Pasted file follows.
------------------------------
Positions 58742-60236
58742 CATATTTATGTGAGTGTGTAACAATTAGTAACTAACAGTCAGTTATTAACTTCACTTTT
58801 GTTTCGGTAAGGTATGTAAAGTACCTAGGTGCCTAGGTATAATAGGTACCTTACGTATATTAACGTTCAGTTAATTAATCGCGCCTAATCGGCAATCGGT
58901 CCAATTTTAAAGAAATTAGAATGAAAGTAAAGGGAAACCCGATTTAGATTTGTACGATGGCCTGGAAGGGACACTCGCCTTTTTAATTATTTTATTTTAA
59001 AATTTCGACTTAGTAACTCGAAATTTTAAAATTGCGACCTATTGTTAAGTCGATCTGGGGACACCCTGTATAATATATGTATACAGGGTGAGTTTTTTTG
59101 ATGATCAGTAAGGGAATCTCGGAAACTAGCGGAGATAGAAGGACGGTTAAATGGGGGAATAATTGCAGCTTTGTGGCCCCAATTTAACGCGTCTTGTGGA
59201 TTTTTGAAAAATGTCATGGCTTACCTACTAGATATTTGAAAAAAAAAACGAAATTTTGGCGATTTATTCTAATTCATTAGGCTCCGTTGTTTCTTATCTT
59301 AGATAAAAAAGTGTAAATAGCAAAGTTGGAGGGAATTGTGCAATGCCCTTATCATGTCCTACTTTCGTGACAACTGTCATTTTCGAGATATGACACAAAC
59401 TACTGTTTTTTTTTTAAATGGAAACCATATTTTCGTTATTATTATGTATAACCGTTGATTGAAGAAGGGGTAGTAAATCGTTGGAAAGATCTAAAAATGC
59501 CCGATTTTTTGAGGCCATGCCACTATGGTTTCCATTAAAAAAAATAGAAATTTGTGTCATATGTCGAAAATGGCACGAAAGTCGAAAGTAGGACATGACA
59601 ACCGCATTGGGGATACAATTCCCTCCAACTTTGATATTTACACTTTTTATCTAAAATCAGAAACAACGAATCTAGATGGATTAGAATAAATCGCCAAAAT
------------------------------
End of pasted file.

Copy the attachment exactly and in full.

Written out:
Positions 58742-60236
58742 CATATTTATGTGAGTGTGTAACAATTAGTAACTAACAGTCAGTTATTAACTTCACTTTT
58801 GTTTCGGTAAGGTATGTAAAGTACCTAGGTGCCTAGGTATAATAGGTACCTTACGTATATTAACGTTCAGTTAATTAATCGCGCCTAATCGGCAATCGGT
58901 CCAATTTTAAAGAAATTAGAATGAAAGTAAAGGGAAACCCGATTTAGATTTGTACGATGGCCTGGAAGGGACACTCGCCTTTTTAATTATTTTATTTTAA
59001 AATTTCGACTTAGTAACTCGAAATTTTAAAATTGCGACCTATTGTTAAGTCGATCTGGGGACACCCTGTATAATATATGTATACAGGGTGAGTTTTTTTG
59101 ATGATCAGTAAGGGAATCTCGGAAACTAGCGGAGATAGAAGGACGGTTAAATGGGGGAATAATTGCAGCTTTGTGGCCCCAATTTAACGCGTCTTGTGGA
59201 TTTTTGAAAAATGTCATGGCTTACCTACTAGATATTTGAAAAAAAAAACGAAATTTTGGCGATTTATTCTAATTCATTAGGCTCCGTTGTTTCTTATCTT
59301 AGATAAAAAAGTGTAAATAGCAAAGTTGGAGGGAATTGTGCAATGCCCTTATCATGTCCTACTTTCGTGACAACTGTCATTTTCGAGATATGACACAAAC
59401 TACTGTTTTTTTTTTAAATGGAAACCATATTTTCGTTATTATTATGTATAACCGTTGATTGAAGAAGGGGTAGTAAATCGTTGGAAAGATCTAAAAATGC
59501 CCGATTTTTTGAGGCCATGCCACTATGGTTTCCATTAAAAAAAATAGAAATTTGTGTCATATGTCGAAAATGGCACGAAAGTCGAAAGTAGGACATGACA
59601 ACCGCATTGGGGATACAATTCCCTCCAACTTTGATATTTACACTTTTTATCTAAAATCAGAAACAACGAATCTAGATGGATTAGAATAAATCGCCAAAAT